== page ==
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Blue Origin New Shepard booster on crane
A crane hoists Blue Origin’s space-flown New Shepard booster into position at the Space Symposium in Colorado. (Ariane Cornell Photo via Twitter)

Blue Origin’s New Shepard suborbital spaceship is continuing its farewell tour this week with a stopover at the Space Symposium in Colorado Springs, Colo., and there’s even a mockup of the crew capsule for would-be space tourists to sit in.

The Seattle area’s best-known space company, founded by Amazon billionaire Jeff Bezos back in 2000, is making a splash by erecting the slightly toasted rocket booster near the Colorado conference’s hottest hot spot, the Broadmoor Hotel.

Tweets tell the story, starting with a snapshot of Blue Origin President Rob Meyerson and Ariane Cornell, who’s on the company’s strategy and business development team:

Cornell reportedly joked that landing the booster at the Space Symposium was almost as hard as landing it at Blue Origin’s launch site in West Texas.

The most recent suborbital launch and landing took place last October. Since then, the New Shepard booster has traveled back for analysis at Blue Origin’s headquarters in Kent, Wash.; then to Amazon’s MARS 2017 conference in Palm Springs, Calif.; and now to Colorado Springs.

Bezos has said the New Shepard booster and its space-flown crew capsule would eventually go on display at a museum to be named later (maybe Seattle’s Museum of Flight?). For now, though, Blue Origin is taking the show on the road.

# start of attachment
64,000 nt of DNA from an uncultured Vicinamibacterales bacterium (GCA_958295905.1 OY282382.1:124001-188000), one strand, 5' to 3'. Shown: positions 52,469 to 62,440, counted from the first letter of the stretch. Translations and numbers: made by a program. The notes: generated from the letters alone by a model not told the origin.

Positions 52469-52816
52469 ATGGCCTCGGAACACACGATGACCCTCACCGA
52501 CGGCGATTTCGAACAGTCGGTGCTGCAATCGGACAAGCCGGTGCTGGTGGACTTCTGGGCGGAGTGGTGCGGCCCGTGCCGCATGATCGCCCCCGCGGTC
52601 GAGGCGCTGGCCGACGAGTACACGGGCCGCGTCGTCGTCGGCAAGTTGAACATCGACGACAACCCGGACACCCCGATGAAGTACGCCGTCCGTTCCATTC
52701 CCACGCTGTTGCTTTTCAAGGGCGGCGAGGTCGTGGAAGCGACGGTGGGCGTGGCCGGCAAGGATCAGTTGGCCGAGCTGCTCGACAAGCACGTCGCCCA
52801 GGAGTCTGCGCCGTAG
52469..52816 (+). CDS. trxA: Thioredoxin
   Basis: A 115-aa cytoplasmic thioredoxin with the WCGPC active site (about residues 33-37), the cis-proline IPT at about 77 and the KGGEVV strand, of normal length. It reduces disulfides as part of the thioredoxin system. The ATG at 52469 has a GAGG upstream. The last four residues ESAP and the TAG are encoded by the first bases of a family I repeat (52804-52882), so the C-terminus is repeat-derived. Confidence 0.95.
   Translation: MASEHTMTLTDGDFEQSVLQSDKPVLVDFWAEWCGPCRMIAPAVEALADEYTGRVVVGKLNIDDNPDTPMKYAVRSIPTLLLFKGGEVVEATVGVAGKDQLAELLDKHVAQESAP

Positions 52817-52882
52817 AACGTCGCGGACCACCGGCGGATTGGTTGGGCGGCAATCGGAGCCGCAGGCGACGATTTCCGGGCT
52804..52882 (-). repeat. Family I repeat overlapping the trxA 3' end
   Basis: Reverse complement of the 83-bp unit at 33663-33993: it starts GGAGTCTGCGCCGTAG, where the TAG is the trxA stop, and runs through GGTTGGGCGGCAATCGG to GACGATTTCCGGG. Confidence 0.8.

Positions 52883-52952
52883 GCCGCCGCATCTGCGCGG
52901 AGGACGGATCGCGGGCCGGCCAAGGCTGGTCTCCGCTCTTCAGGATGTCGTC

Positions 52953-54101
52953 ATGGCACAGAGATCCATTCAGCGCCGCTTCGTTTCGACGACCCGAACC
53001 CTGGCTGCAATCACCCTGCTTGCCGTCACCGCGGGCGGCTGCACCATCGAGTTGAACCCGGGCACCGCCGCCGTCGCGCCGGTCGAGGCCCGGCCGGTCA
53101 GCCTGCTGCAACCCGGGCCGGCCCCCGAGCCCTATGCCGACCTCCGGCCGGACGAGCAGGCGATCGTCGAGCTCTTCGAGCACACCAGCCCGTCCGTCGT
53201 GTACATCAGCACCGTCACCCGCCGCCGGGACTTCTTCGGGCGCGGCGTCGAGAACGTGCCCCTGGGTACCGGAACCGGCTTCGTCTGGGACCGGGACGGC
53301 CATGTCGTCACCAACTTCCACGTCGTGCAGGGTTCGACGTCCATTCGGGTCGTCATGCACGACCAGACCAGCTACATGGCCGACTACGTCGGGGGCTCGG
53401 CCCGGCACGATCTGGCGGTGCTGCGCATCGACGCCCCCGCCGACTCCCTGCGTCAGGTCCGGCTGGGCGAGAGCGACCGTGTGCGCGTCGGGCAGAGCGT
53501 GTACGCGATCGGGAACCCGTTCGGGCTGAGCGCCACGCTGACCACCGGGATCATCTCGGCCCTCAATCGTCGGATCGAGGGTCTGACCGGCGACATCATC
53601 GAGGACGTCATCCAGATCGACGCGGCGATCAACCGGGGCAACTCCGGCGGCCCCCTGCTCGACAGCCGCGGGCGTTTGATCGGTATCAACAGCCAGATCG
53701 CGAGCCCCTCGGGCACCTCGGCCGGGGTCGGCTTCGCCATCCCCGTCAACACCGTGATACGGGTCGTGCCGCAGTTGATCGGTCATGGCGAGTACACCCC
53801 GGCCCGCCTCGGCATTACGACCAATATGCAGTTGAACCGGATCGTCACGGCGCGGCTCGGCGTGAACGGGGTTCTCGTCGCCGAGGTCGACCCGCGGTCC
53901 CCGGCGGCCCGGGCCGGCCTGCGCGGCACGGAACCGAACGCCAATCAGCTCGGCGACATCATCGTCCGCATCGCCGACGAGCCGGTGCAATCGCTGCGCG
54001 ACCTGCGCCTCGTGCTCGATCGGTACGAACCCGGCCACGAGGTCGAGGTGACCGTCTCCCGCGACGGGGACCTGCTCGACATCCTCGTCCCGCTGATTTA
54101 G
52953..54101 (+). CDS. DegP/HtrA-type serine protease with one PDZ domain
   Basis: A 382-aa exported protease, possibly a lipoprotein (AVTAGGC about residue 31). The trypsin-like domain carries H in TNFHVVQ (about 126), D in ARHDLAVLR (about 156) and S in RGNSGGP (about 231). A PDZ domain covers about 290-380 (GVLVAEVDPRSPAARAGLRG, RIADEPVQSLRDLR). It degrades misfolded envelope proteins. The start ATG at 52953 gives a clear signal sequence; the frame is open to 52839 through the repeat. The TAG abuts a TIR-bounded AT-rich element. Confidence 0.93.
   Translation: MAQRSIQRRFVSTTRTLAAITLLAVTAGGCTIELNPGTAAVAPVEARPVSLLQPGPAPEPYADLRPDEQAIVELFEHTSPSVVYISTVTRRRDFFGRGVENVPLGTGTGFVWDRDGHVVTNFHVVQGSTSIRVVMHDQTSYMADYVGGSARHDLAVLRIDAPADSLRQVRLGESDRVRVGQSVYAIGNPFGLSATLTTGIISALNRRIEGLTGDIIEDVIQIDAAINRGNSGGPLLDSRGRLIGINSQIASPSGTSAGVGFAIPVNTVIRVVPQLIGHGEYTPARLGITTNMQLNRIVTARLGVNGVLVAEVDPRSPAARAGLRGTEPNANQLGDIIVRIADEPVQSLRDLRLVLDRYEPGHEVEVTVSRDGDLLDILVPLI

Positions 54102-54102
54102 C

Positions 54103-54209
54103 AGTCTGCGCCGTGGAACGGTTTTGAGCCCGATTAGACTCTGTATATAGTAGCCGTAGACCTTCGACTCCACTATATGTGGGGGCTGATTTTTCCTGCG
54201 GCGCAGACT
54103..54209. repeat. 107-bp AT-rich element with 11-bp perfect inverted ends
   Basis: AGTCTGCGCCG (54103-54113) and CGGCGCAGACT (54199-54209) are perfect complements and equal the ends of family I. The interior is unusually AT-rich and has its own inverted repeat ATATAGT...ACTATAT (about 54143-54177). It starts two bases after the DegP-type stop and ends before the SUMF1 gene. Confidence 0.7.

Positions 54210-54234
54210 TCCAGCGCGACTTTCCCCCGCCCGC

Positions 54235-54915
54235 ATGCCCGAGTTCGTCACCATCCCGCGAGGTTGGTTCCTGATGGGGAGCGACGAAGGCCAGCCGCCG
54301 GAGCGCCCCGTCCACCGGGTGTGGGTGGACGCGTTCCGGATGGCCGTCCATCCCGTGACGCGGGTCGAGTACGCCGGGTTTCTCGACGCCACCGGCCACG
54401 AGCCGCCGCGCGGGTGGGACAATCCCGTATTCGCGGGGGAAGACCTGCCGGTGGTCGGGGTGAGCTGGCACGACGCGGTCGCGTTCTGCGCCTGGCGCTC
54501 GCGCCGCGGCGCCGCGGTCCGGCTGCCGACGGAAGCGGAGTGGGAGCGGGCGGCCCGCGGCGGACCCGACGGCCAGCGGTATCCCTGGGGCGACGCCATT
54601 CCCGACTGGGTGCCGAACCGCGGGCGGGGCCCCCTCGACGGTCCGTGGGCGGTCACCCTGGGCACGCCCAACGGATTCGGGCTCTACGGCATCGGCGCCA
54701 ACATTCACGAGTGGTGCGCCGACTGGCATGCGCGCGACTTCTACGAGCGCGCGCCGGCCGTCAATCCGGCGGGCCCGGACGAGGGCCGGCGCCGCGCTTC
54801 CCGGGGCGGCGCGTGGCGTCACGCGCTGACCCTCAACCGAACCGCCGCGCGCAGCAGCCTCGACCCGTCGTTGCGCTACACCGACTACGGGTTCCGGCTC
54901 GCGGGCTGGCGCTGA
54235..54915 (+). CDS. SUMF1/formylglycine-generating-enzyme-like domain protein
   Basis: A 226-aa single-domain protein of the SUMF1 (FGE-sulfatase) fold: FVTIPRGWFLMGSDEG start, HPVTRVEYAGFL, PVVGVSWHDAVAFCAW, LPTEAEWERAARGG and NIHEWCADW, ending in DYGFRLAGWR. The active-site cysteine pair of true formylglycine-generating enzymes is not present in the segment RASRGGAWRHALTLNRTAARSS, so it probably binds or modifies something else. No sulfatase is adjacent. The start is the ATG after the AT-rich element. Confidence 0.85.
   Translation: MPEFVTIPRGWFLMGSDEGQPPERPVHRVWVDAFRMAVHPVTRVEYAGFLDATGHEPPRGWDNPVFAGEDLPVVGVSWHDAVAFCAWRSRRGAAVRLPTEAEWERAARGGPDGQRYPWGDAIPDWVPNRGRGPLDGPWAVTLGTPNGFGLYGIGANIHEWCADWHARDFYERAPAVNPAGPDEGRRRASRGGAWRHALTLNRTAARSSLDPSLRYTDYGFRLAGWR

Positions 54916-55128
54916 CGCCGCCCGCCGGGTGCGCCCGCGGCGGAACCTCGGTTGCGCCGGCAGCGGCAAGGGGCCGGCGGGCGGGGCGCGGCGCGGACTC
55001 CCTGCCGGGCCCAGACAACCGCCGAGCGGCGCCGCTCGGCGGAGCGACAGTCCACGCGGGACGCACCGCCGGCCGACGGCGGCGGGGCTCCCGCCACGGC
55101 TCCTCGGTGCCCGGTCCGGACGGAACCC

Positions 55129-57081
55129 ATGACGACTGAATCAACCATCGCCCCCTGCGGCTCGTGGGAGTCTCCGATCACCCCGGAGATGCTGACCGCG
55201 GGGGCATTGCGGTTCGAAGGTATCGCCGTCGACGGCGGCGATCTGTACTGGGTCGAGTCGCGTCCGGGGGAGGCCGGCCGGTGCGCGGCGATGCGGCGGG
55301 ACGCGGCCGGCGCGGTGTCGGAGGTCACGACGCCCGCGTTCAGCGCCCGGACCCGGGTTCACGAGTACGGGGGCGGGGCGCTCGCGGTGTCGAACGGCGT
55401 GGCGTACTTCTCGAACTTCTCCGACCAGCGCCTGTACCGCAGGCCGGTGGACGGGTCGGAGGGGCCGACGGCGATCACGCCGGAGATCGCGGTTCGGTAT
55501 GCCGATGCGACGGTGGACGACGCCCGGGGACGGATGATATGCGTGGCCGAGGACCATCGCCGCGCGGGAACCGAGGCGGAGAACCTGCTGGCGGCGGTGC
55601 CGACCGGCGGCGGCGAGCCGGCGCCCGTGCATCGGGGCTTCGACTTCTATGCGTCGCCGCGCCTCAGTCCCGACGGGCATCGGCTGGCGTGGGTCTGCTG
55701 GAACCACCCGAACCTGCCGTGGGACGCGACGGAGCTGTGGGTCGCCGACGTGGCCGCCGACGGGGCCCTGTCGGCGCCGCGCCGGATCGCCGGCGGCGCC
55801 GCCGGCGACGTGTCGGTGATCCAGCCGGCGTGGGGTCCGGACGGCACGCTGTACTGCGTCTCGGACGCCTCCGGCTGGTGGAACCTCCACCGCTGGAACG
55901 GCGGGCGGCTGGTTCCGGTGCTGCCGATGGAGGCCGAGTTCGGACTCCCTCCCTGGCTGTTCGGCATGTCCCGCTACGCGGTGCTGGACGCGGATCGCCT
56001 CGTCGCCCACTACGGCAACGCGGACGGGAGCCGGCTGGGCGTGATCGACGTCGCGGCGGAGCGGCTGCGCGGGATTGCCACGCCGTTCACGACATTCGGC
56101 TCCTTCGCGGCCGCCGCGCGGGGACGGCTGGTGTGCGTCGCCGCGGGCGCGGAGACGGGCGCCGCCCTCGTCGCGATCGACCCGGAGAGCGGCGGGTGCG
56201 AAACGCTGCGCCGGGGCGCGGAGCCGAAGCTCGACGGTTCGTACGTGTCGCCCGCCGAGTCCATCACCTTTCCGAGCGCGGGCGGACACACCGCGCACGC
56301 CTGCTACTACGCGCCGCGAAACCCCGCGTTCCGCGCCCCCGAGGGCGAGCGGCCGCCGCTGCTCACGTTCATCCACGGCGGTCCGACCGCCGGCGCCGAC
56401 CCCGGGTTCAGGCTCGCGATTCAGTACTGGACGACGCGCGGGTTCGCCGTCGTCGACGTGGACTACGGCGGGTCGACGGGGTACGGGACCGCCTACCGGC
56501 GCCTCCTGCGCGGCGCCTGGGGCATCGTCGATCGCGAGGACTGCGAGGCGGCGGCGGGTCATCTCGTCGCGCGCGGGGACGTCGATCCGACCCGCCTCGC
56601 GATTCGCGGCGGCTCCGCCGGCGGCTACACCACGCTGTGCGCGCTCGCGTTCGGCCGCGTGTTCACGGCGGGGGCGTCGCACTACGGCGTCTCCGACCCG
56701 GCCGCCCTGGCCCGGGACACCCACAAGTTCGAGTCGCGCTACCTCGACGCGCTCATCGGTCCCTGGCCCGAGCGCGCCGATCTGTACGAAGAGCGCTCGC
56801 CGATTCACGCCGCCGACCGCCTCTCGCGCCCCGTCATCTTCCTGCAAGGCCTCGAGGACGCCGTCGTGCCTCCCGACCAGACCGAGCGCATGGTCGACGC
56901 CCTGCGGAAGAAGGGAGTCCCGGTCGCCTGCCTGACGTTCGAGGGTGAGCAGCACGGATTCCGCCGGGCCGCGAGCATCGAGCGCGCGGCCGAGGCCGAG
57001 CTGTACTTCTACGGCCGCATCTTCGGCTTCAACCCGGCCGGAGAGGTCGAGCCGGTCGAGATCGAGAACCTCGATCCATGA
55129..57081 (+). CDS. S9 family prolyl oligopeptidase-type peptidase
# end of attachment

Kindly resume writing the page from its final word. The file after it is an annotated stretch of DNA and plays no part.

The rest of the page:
If Blue Origin sticks to its testing schedule, passengers could be climbing into a flight-ready New Shepard capsule for suborbital spaceflights by the end of next year. Like the test flights, those trips would take place in West Texas.

SpaceX, the company that’s been landing rocket boosters on a barge (um, “autonomous spaceport drone ship,” to use the preferred term), is also pioneering rocket reusability with its orbital-class Falcon 9 rockets. Last week SpaceX took a giant leap forward by successfully launching and landing a pre-flown (um, “flight-proven”) rocket for the first time.

Blue Origin is developing its own orbital-class rocket, known as the New Glenn, which could start launching payloads and landing on ships by around 2020.

Much has been made of the space competition between Bezos and Musk, and between billionaire-led and government-led space efforts. But is competition a bad thing? That’s not the way Cornell sees it, according to a report passed along by planetary scientist Tanya Harrison:

We’ll be getting our own close encounter with Blue Origin’s booster and capsules. Stay tuned for GeekWire’s on-the-scene coverage from the Space Symposium in Colorado Springs.

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